|Education for Health (WHO, 1988, 261 pages)|
|Chapter 5: Health education with groups|
It is the behavior of individual members that helps make a group a success or failure. Let us look at two quite different examples of group behavior and analyse them.
Consider this example
The Unity Health Committee was formed two years ago. The members originally thought that, if they worked together, they could identify and solve some of the major health problems in the community. They had set the following priority goals for the year:
To increase attendance at the preschool clinics.
To doubIe the number of children receiving immunization.
To make sure all mothers have road-to-health charts for their preschool children.
They have still not been able to achieve any of those goals.
During a meeting, the leader of the group says 'At our last meeting, only half the members were present. We cannot expect to achieve anything if our members are not serious about attending our meetings. Today we must decide on a way to improve clinic attendance. We can never hope to increase immunization coverage if mothers do not attend the clinics.
Member A says 'I think we should borrow a loudspeaker van to inform mothers about the clinics.'
Member B answers 'That is a foolish idea. You know we would have to go to the district headquarters to request the van, and transport to the headquarters is very expensive.'
Member A decides to say no more. She feels bad because she was called foolish before everyone in the group. She makes no more suggestions during the rest of the meeting.
The leader asks if anyone has another idea. Member C suggests 'Let us go on house-to-house visits to encourage mothers to attend.'
Member B answers again 'That would take a lot of time, and you know all of us are busy with our own work. I had to leave my business to attend this meeting. Don't waste our time with silly ideas.'
Member C is angry. He says to Member B 'You always criticise other people's ideas. Why don't you suggest something better yourself?' Then the two of them start arguing. The leader, after 15 minutes, tries to calm them down. Member C and some of his friends finally get up and walk out of the meeting.
The behavior of the members in this group is causing the group to fail. Member B talks too much. He always criticises. He does not add useful ideas. He makes other people feel bad. Member A gives up. If she is silent, she cannot contribute to solving the problem. Member C becomes angry too easily. Instead of facing the group's problems, he runs away. Other members do not show any interest; many do not attend. The leader lets members get deep into an argument before taking any action to stop them. Instead of encouraging them to resolve their differences right away, he allows them to fight.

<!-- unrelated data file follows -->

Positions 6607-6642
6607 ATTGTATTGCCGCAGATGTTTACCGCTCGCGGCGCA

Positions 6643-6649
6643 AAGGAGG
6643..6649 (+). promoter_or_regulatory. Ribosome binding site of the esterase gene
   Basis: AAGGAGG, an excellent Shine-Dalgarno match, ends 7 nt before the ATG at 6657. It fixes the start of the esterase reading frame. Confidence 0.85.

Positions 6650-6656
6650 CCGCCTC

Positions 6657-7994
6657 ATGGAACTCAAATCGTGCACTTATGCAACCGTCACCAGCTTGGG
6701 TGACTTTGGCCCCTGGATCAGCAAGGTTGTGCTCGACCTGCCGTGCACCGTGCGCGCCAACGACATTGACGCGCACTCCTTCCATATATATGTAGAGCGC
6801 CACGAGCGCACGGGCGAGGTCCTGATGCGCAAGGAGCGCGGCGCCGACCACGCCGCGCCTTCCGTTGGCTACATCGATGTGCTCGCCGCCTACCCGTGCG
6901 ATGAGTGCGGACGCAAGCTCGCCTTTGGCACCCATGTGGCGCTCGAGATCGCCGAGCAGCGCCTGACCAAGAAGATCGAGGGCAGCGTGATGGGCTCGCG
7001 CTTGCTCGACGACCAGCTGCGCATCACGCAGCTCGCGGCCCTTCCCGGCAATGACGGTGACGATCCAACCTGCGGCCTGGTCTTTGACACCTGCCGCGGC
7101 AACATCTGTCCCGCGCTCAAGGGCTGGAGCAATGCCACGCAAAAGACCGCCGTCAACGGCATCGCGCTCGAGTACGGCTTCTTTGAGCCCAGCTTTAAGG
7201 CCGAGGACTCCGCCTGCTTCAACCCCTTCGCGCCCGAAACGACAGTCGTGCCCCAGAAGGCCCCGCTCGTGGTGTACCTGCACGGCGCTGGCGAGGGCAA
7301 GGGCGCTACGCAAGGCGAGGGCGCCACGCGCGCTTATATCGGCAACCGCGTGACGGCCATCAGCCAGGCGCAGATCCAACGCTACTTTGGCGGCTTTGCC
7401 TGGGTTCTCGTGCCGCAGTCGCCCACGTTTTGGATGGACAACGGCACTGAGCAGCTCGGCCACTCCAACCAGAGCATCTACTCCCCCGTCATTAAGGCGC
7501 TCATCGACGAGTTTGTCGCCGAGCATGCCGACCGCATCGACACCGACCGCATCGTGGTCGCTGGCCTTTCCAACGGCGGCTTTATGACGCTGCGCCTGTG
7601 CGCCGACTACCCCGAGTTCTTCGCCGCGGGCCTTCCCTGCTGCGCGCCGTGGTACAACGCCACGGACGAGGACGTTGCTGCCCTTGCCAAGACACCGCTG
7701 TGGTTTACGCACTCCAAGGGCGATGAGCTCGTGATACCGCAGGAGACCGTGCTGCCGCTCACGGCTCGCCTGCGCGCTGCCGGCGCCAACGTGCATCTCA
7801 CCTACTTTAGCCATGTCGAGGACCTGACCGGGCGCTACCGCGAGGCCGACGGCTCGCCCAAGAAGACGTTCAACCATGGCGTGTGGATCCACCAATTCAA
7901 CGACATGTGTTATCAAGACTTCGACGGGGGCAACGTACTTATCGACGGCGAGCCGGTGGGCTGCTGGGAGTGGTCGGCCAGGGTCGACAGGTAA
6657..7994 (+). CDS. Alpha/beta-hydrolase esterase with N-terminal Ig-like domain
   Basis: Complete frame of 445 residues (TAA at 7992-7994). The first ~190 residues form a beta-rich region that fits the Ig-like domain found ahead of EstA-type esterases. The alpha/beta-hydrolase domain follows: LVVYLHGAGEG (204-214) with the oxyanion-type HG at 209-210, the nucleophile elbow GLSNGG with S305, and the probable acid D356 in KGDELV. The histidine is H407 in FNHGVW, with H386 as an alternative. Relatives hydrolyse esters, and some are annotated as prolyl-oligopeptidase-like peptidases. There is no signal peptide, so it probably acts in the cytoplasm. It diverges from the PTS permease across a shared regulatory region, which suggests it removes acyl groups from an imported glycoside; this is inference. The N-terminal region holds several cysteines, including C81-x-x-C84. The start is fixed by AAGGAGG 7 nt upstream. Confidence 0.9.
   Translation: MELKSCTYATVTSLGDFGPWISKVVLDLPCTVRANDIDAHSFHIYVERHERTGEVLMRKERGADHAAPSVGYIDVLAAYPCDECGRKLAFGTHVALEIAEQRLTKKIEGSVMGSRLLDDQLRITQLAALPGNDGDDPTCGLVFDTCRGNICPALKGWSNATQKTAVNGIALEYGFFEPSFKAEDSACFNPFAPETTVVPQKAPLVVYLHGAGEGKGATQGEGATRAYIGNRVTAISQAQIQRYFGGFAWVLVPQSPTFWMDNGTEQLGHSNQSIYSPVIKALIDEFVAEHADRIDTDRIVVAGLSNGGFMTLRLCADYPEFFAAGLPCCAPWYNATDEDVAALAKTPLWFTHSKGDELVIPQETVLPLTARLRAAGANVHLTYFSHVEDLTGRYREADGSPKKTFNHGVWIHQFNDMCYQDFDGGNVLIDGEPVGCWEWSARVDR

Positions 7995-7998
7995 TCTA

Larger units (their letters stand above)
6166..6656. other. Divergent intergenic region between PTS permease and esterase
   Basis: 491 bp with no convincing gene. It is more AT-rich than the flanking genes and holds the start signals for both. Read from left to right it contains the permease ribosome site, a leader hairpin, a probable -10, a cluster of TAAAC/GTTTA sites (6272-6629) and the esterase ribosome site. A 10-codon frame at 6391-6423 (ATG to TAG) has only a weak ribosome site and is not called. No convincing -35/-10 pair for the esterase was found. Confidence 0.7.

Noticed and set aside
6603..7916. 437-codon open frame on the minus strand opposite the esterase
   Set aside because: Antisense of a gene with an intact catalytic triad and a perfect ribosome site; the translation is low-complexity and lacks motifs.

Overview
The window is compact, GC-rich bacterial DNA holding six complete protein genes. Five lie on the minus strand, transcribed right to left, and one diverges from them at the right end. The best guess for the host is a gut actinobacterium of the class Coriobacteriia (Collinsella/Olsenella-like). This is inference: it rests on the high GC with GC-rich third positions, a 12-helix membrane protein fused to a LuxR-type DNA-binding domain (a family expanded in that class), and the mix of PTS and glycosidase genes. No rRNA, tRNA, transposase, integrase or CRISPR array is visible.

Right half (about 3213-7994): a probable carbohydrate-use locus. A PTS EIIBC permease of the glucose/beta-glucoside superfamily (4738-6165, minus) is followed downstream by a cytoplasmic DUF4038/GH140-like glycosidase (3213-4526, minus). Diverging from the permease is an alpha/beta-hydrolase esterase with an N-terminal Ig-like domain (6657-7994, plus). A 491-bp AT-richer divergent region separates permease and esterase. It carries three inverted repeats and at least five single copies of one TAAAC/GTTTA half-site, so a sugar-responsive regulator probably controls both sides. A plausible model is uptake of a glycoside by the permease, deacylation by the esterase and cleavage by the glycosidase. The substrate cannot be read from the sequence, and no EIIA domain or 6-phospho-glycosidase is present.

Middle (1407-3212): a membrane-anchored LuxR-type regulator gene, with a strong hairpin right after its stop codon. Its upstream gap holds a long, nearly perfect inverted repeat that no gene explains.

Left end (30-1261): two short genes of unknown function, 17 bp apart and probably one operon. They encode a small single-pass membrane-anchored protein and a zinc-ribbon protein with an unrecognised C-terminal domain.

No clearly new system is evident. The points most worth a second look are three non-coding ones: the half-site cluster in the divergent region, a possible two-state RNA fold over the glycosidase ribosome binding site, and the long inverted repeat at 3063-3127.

Let us now see how people in the Progress Health Committee behave.
Last year the community faced a big problem when the main water-hole dried up for three months. The health committee is now holding a meeting to find a permanent solution to the water problem. The leader starts the meeting by saying 'I am glad to see that so many of you could come and that everyone is on time. We will be able to get a lot of work done today. I do not see Member D. Does anyone know where he is?'
'His wife is sick, so he took her to the clinic says Member E. Then Member F suggests 'We should go to his house after the meeting and find out how his wife is.' Everyone agrees.
Then the leader reminds the group about their problem. He asks for suggestions for improving the community water supply. Member G suggests 'We could dig a large community well.'
Member H answers 'Thank you for your suggestion. A well could help if we can afford it. What is the opinion of our treasurer?'
The treasurer informs the group 'We are very short of money just now. I wish I knew where to find the money. Maybe Member J has an idea. She recently visited her uncle whose village has just finished building a deep new well.'
Member J replies 'The community development agents in my uncle's village told him about a special programme that gives loans to communities for self-help projects. Maybe we could get a loan too.'
'That's a good idea,' says Member E. 'I will volunteer to visit our own community development agent to see if he knows anything about loans.
What good behavior did you notice in this group? Think first and
then see (a) if you agree with the kinds of helpful behavior listed below; (b)
if you have any additions to the list:
Examples of helpful behavior:
- Making suggestions.
- Encouraging each other to talk.
- Responding politely to the suggestions of others.
- Helping make points clear.
- Giving information.
- Showing concern for each other.
- Volunteering to help with work.
- Attending meetings regularly and on time.
- Thanking each other for suggestions given.
Conflict in groups
Disagreements are natural when people come together in groups. In both the Unity and Progress Health Committees there was some conflict or divergence of views about solutions to their problems. In the Unity Committee some people gave in without discussing their views fully. Some fought. Others ran away. Such behavior is not helpful for solving problems.
In the Progress Committee, members discussed the problem. Everyone contributed to the talk. Members kept calm. They encouraged each other to share opinions. Finally, through discussion, a number of good ideas came up and the problem was solved for the time being.
At the end of this chapter is a section on holding meetings. It contains more about group behavior, including how groups make decisions (page 167). The way a group makes its decisions can either help solve conflicts or make them worse.